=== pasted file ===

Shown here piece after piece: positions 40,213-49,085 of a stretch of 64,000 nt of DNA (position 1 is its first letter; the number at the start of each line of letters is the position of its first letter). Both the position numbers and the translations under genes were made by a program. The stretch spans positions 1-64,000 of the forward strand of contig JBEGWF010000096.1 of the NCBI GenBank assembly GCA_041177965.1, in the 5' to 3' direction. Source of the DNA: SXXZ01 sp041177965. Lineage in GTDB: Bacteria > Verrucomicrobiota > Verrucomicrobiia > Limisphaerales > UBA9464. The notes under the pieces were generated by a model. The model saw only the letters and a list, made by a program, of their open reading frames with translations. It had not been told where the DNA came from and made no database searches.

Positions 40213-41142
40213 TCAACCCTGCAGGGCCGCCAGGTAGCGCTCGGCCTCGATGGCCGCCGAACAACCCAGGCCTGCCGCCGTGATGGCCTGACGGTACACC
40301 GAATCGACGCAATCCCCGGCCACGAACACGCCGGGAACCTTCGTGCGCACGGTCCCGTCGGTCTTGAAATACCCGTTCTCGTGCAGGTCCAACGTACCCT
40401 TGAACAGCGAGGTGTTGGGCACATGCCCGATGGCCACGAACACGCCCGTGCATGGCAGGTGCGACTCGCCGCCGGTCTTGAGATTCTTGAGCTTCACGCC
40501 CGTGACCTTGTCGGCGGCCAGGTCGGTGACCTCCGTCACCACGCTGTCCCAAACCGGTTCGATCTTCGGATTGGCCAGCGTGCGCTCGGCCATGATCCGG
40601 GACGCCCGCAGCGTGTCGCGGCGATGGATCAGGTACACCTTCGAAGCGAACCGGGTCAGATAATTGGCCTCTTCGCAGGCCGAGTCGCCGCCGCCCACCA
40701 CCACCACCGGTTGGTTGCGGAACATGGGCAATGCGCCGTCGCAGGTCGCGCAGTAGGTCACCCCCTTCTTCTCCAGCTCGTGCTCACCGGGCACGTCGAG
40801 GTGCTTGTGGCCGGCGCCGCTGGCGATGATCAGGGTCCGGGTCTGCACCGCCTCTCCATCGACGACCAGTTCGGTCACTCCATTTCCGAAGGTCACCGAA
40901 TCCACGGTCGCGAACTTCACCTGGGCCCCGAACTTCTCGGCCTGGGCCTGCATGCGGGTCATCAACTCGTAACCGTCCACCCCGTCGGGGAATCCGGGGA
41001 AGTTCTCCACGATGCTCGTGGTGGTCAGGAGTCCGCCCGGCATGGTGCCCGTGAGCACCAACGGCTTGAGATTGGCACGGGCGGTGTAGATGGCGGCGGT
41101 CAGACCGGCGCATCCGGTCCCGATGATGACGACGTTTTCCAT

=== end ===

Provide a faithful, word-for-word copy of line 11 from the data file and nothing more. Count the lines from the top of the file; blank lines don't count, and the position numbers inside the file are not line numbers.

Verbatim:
41001 AGTTCTCCACGATGCTCGTGGTGGTCAGGAGTCCGCCCGGCATGGTGCCCGTGAGCACCAACGGCTTGAGATTGGCACGGGCGGTGTAGATGGCGGCGGT